The Civil War in North Carolina

Reminiscences and Memoirs of North Carolina and Eminent North Carolinians

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        Whitmill Hill lived and died in this county. For sketch of whom, see Bertie county.

        Asa Biggs (born 1811--died 1878) was born, reared and lived for a long time, in Martin county. He was born on February 4, 1811. After receiving a classical education, he studied law, and was licensed in 1831. His first appearance in the political theatre, in which he was destined to perform a prominent part, was as a member of the Convention, to amend the Constitution, in 1835, the first convention called since the adoption of the Constitution in 1767. This was an admirable school for a young man, just then twenty-four years old, and taking his first lessons in political knowledge; for the master minds of the State, as Macon, Gaston, Branch, Daniel Outlaw, Carson, Spaight, Gilliam Morehead, Rayner, Meares and others, were members of that illustrious body. How well he improved this opportunity, his subsequent success in political life fully demonstrated.

        In 1840, was the "log cabin campaign," when overwhelming adversity befelhis (the Democratic) party. Mr. Biggs, however, survived this disaster and was elected a member of the Legislature; He evinced such sagacity and foresight that gave him prominence and influence. He proposed (adverse to the views of the Democratic party) that wise measure of internal improvement of constructing a railroad from the mountains to Beaufort Harbor, at the expense of the State, requiring all branches to be built by individual enterprise. Had his views been adopted, our railroad system would not have presented the conflict of interest, or confusion of routes, all tending to swell the importance of the commerce of other States only to our detriment. He was re-elected in 1842, to the House, and in 1844 a member of the State Senate. He was elected a member of the 29th Congress, 1845-47, succeeding Hon. Kenneth Rayner, and defeating Hon. David Outlaw, who in turn defeated him for the next Congress (1847-49).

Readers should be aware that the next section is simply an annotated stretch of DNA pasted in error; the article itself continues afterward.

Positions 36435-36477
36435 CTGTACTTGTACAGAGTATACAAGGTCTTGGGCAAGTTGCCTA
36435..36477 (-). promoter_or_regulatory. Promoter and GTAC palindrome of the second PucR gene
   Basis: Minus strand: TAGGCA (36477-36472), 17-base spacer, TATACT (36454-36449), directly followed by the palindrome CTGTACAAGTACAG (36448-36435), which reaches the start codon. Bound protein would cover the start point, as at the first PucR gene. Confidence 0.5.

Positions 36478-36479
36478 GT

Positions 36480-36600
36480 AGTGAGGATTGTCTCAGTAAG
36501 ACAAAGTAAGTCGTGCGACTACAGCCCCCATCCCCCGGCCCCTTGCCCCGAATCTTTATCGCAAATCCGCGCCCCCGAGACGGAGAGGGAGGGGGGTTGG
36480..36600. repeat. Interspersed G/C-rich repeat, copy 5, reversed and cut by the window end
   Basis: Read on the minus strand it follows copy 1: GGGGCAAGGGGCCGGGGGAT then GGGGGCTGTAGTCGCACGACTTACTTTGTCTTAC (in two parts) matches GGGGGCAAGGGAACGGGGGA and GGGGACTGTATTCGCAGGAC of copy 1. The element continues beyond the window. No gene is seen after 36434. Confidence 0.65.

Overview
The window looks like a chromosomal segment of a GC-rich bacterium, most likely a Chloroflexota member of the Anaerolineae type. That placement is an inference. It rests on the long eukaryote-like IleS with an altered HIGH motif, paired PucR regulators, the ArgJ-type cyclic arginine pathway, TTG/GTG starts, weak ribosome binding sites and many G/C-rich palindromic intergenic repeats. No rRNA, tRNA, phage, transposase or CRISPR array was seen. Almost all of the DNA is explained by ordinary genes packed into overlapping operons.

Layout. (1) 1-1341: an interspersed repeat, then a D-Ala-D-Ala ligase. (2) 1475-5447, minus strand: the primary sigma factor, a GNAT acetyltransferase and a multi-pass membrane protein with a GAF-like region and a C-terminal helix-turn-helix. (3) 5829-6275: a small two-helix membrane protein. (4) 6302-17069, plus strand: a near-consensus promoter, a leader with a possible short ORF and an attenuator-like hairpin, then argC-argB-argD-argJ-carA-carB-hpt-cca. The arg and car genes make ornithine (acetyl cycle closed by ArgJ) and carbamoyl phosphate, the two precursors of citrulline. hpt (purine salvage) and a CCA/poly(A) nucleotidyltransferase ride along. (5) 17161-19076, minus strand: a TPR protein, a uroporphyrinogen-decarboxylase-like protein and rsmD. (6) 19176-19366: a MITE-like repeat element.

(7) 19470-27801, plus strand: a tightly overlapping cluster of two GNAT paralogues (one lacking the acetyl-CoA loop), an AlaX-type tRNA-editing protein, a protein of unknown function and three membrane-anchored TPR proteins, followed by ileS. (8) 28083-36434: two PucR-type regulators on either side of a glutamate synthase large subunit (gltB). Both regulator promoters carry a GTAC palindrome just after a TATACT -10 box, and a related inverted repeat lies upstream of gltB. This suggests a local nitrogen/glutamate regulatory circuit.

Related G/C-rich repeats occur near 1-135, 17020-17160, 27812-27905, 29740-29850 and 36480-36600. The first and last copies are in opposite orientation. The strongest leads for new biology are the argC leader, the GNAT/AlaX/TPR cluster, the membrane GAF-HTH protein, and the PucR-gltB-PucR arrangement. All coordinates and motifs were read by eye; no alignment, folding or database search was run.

He was appointed one of a Commission (with B. F. Moore, and R. M. Saunders) to revise the Laws of Biggs the State, which work is a monument of his patience, ability, and legal knowledge.

        For the second time, Mr. Biggs was returned to the Legislature (1854) a member of the Senate. He was, unquestionably the leader of the Democratic party in the Legislature. He opposed the proposition of the Whig party, led by Governor Graham, to call a Constitutional Convention, by a majority of the Legislature. Although this measure was supported by the prestige and power of the ablest men of the Whig party, such was the force of the arguments and the power of the speeches of Mr. Biggs, that the measure was defeated.

        By this Legislature, he was elected a member of the United States Senate; here he served with credit to himself and satisfaction to his State, until he resigned in 1858, to accept the position of United States District Judge, made vacant by the death of Judge Potter. He was succeeded in the Senate by Hon. Thomas L. Clingman. For the place of Judge, he was well suited, by his unsullied integrity, his patient research, and extensive acquirements. But the war came on,
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